There really is very little different about designing mobile learning from other forms of learning. The guidelines that apply for effective learning are really not much different but for the change in context. These are five tips I give customers who are setting about implementing some form of mobile learning, even if it is the smallest component in a blended solution. These tips may seem self-evident, yet I felt it good to reiterate.
1. KISS Keep it short and simple – a rule applied to all types of learning content also applies for mobile learning content. This rule is significant in light of the nature of mobile devices and the situations in which they tend to be used. There can be frequent interruptions and learner attention to the device tends to be of a short span.
Typically, we wouldn’t design any sort of mobile learning intervention to run beyond five minutes. As with elearning, complex navigation and interaction is best avoided in mobile learning, as mobile devices differ in screen size and input types from typical personal computers.
2. Low Information Density – do not attempt to duplicate the length and information density of elearning modules. The technology may make it possible to deliver dense content, but in practice the situations and devices with which the content is accessed isn’t amenable to such content density. The types of content suitable for mobile learning have low information density.
3. Easy with the Multimedia – again, just like elearning, the careful use of media elements are important in mobile learning. Do NOT use media in situations where it’s not required, splash animations, graphics that are purely aesthetic and unnecessary interaction. In most cases, there is a cost associated with developing and accessing such content, as it is likely that there is cost for downloads and bandwidth.
However, it’s important to mention that some mobile devices like the iPod can be used offline; they can be connected to a computer and files copied onto them, avoiding download and bandwidth costs. We see this as true of an increasing number of devices, and eventually perhaps all will support some form of tethering.
4. Include Elements of Collaboration – Mobile devices have unprecedented adoption levels simply because their ability to provide synchronous communication makes them unparalleled social tools. When used as a part of blended program, mobile technology can be used to facilitate interaction between peers, experts, mentors, etc. Done properly, there is tremendous learning value in these human interactions. If you’re thinking of using mobile technology in your blend, this (in my opinion) is the best use, provided its done right.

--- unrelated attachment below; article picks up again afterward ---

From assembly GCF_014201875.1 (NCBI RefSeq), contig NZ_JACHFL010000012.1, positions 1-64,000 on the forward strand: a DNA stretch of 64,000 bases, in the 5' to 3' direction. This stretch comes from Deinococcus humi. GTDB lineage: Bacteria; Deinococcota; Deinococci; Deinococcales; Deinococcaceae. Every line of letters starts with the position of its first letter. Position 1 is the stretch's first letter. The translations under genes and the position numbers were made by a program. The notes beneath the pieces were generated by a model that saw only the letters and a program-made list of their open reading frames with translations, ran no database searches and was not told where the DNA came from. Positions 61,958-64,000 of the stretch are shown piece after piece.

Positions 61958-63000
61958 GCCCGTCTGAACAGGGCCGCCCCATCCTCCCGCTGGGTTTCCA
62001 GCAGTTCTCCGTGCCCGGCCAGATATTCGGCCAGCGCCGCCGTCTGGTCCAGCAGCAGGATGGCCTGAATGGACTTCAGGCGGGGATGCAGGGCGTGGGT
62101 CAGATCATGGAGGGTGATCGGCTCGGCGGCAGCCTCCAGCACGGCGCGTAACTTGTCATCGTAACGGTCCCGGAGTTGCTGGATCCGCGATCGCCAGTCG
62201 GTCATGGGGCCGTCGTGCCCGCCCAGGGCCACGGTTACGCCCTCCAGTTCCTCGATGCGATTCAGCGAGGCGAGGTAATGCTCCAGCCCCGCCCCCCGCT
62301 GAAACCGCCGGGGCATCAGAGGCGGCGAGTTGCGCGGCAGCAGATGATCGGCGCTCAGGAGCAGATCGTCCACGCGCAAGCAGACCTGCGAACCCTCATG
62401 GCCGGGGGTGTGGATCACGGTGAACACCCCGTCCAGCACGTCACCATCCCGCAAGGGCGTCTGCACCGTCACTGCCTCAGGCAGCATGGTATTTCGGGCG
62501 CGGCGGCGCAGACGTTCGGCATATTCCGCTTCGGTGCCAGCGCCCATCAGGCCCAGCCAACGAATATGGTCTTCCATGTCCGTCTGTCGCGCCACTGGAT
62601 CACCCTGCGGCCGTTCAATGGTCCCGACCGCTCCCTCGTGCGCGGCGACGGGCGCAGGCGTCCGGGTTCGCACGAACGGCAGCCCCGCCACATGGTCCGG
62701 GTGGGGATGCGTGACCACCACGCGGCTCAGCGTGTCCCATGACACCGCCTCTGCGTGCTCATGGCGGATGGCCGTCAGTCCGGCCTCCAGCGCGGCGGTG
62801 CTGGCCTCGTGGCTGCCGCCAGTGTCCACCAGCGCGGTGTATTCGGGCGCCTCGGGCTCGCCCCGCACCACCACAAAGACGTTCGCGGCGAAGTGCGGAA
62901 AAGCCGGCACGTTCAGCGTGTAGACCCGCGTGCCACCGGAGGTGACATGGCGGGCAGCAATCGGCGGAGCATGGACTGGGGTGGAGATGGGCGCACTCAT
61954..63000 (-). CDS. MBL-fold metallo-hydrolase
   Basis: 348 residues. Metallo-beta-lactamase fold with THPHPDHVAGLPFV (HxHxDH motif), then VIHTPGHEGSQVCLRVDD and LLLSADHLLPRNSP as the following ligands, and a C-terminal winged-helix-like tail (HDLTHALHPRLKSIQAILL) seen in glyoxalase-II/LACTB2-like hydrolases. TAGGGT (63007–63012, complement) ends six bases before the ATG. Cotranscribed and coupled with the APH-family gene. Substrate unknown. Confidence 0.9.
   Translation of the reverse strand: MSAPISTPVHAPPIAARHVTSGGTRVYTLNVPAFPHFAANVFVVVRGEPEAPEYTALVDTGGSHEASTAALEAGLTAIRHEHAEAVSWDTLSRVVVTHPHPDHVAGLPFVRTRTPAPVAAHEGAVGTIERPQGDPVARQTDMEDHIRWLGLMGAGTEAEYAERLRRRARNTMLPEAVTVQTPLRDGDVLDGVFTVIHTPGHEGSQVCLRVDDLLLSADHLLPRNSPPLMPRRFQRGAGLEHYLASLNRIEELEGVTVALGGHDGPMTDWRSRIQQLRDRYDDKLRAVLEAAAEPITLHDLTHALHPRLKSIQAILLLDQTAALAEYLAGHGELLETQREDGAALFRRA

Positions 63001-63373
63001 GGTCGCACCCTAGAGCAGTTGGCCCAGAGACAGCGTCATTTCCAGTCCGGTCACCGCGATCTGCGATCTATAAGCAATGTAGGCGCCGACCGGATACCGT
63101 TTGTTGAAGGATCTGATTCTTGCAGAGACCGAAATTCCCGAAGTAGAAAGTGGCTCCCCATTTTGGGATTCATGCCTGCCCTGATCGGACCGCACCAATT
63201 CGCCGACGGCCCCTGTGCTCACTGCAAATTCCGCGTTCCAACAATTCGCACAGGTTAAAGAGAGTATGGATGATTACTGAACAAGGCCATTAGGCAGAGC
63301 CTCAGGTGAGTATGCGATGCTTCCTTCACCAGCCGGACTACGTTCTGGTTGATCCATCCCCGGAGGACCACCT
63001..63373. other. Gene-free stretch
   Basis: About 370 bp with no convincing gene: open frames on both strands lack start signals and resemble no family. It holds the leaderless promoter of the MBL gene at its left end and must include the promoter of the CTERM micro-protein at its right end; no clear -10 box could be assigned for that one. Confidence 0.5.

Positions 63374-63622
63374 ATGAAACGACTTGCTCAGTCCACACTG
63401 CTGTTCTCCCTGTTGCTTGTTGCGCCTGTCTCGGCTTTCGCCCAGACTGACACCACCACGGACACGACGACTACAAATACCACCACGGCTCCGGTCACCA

5. Provide Tools (Applications) and Not Just Content – Mobile devices do render content; however they are far better as utilitarian tools. Their ability to compute and display combined their personal and intimate nature open up a world of possibilities. The newer ability to write applications for specific hardware also provides lots of possibilities. Geo-location based tools, social networking tools, access to search and information databases, customized calculators, newsreaders, games, simulations – the options are quite varied. If you are considering mobile learning, this is one application of the technology you definitely want to consider.
You’ll notice this doesn’t say anything about the mobile devices themselves. While designing mobile learning, there are points where we need to reference mobile devices, this is done so the design can be specifically targeted for the platform those devices present. At times, this is done very early in the design cycle, where possible influencing the choice of target device. A fairly comprehensive evaluation of mobile devices can be done using the following framework and criteria.
This framework has been adopted from a wonderful paper published in the International Journal of Engineering Education; Economides, A.A. & Nikolaou, N. – Evaluation of handheld devices for mobile learning(from questia). It suggests that mobile devices can be evaluated in three distinct areas – usability, technical, and functional.
Usability – relates to the ease of understanding, remembering and learning to use the device itself and its varied tools. Devices should be easy to carry and have an easy to use interface for their functions.
Technical – relates to the device’s performance, compatibility, connectivity, security and reliability. Processing power, memory capacities, and ability to view and run a variety of software file formats are important. Compatibility and support for varied protocols and platforms. Bandwidth and connectivity limitations must also be examined. Security is a growing concern as mobile devices can be prone to loss or theft.
Functional – relates to the number of features, functions and tools of the devices. Both synchronous and asynchronous modes of communication should be supported. The ability to access, retrieval, process and display varied types of information is important.
This framework for evaluation can prove useful when considering the varied devices available in the market and with users today.
We hope the tips help.